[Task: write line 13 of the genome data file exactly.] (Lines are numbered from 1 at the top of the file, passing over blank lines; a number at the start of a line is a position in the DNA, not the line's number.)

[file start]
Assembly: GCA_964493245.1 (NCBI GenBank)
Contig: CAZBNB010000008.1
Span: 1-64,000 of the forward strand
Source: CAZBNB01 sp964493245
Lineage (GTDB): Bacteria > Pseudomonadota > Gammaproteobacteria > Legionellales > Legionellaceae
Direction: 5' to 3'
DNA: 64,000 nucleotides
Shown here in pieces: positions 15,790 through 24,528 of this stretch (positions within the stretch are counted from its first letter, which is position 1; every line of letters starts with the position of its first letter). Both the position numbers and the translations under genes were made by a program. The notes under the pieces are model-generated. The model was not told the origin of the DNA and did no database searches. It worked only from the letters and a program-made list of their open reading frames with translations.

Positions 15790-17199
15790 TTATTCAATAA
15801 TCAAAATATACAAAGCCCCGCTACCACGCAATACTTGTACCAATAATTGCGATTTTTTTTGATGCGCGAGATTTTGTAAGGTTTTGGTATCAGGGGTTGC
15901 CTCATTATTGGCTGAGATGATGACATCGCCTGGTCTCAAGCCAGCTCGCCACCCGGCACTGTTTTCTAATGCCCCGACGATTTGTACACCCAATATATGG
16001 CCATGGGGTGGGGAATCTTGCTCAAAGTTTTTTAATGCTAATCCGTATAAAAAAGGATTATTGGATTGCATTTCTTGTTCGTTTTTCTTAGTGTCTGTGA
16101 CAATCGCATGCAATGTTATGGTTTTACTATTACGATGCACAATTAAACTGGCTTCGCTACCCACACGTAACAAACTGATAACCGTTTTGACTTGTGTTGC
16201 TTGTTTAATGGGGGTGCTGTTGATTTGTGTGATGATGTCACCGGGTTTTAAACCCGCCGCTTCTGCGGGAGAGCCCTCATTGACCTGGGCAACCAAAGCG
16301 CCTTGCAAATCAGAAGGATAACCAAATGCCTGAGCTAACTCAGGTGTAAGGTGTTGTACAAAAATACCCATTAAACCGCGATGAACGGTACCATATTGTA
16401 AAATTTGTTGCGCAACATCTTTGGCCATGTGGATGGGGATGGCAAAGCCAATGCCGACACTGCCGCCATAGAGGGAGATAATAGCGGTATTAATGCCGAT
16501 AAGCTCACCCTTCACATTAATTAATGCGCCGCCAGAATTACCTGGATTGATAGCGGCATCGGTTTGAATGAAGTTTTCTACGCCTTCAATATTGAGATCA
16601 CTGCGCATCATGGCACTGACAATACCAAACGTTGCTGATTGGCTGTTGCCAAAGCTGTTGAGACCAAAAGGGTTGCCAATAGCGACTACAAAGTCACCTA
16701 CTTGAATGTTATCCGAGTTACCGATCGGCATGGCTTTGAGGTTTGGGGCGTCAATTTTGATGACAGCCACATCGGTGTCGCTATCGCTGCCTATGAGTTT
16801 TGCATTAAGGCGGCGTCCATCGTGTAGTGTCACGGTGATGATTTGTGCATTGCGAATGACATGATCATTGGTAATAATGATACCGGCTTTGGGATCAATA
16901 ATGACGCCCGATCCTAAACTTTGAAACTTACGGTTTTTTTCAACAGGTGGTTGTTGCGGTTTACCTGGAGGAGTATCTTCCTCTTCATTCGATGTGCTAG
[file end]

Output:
16001 CCATGGGGTGGGGAATCTTGCTCAAAGTTTTTTAATGCTAATCCGTATAAAAAAGGATTATTGGATTGCATTTCTTGTTCGTTTTTCTTAGTGTCTGTGA